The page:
When you hurt your back, everyone, from your chiropractor to a casual acquaintance, asks you the same thing: What did you do?
And I have the same answer: I have no idea.
I am fortunate that I don’t have a “bad back,” where I am in constant pain. I have a couple of friends with chronic back pain and I wouldn’t wish that on anyone.
Instead, I have a back that periodically acts up. I sleep on the wrong angle, lift something incorrectly, or just reach the wrong way, and my back muscles will yell at me.
Earlier this month, mere days before my birthday and the Thanksgiving long weekend, I did one, or all of the above, and my back didn’t like it. It began on a Tuesday afternoon, and by the Wednesday morning, I couldn’t put on my shoes. Mary had to help me put on my socks and shoes for days as I struggled with the pain.
Walking led to back spasms. So too did standing for any length of time.
When I walked from my truck to my chiropractor’s front door, it seemed to take forever. The spasms forced me to bend over to straighten out the muscles, except if I bent all the way over, it would trigger another spasm.
What a mess.
Doc Steve hooked me up to current, applied ultrasound and adjusted my very stiff back.
Of course, he asked what I did. And I had no answer, other than, “I’m getting old,” as my 54th birthday loomed.
I’m slowly improving these days, but can’t do much around the house, or move much out and about. But each day, the pain seems to lessen and the mobility increases.
Regular trips to be zapped and cracked have certainly helped.
My evenings and weekends have been spent in a recliner, icing my back or just trying to let it heal.
That’s one thing about the aging process; it takes longer to heal.
This is my second-worst back injury in my life. The worst was in my late 20s. At least I know what caused it: a snowball fight.
I was having fun with a friend’s kids and just leaned over to scoop up more snow when I felt a snap or a twinge. Soon thereafter, I had to go to bed.
I spent the better part of five days staring at the ceiling in our bedroom, getting into the chiropractor for adjustments and returning home to lie out on my back.
The spasms then were merciless. The chiropractor found me on all fours on the floor of one of his examination rooms.
At least this time around, the pain is nowhere near as bad, and I only missed one day at the office.
Still, as the leaves begin to fall and the yard work piles up, I can only look out the window and watch.
I tried doing some dishes and cleaning a bathroom one afternoon, only to spend the rest of the day in pain.
If you see me wandering around, with one hand on my lower back, walking slowly and gingerly around, I’ll save you a question, as the answer is, “I am getting old.”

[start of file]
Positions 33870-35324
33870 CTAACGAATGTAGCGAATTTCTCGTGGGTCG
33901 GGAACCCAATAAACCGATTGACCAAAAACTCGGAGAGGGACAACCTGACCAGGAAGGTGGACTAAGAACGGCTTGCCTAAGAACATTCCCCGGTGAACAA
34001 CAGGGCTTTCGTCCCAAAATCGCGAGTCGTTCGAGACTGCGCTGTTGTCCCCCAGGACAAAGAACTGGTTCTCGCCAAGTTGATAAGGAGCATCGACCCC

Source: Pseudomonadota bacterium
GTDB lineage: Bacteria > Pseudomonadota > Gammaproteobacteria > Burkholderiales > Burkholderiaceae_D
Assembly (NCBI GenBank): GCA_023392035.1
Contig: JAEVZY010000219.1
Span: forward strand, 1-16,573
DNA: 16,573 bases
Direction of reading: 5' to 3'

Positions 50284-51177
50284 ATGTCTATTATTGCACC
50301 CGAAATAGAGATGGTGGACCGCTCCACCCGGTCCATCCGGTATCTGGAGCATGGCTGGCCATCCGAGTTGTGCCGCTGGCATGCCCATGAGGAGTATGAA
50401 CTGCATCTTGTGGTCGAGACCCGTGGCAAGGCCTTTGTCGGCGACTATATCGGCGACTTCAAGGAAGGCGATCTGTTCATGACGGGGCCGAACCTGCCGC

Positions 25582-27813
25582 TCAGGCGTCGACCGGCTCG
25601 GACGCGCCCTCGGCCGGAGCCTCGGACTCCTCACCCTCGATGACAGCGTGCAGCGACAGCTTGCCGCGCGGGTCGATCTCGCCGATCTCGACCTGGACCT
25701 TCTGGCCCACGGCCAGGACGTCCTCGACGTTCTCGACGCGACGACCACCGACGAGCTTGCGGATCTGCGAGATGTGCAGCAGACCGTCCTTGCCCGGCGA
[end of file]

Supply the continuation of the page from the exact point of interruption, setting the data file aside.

One thing I could do with back pain was drive. My truck seat is quite comfy. So when our daughter had to go to London on the weekend, I offered to drive.
This is normally something Mary Beth does, as they listen to music they both like (most of what our kid Brenna listens to is not my idea of good music), and have fun.
This time, I wanted to spend some more time just hanging out with Brenna, so I said I’d drive.
Mary gave me a quizzical look, but immediately acquiesced to my request.
“She’s a really good DJ,” she said of Brenna. I just laughed, but did tell Brenna what her mom had said.
“Not for you!” was her reply.
Still, I let her plug into the auxiliary port for the truck and off we went.
Her tune selection wasn’t evil. She was kind enough to shuffle past some of the crappiest of crap in hip hop where the artist is extremely disrespectful to women and seems to just want to have sex and get high (OK, that’s something it seems the rock singers of the late 1960s and early 1970s wanted to do as well).
It was a good ride. We chatted about a variety of issues, from problems some friends are going through, to music, relationships, chemistry, you name it.
She’s a pretty darned good kid. It’s her taste in some music that I’m worried about the most. But she’s like me, a fan of music, and someone not addicted to having to listen to top-40 dirge all the time.
As a teen, I was an opposite. Chances are if it was popular music, I hated it. Brenna has a more open mind than I had (and have today when it comes to music). Good for her.
But my next trip in the truck involved an audio cleansing. I put on a Rory Gallagher CD and cranked it up. By the time I was through “A Million Miles Away” and “Walk on Hot Coals,” I was in my audio Zen place. Man, that dude could write lyrics and play his beat-up Fender Stratocaster.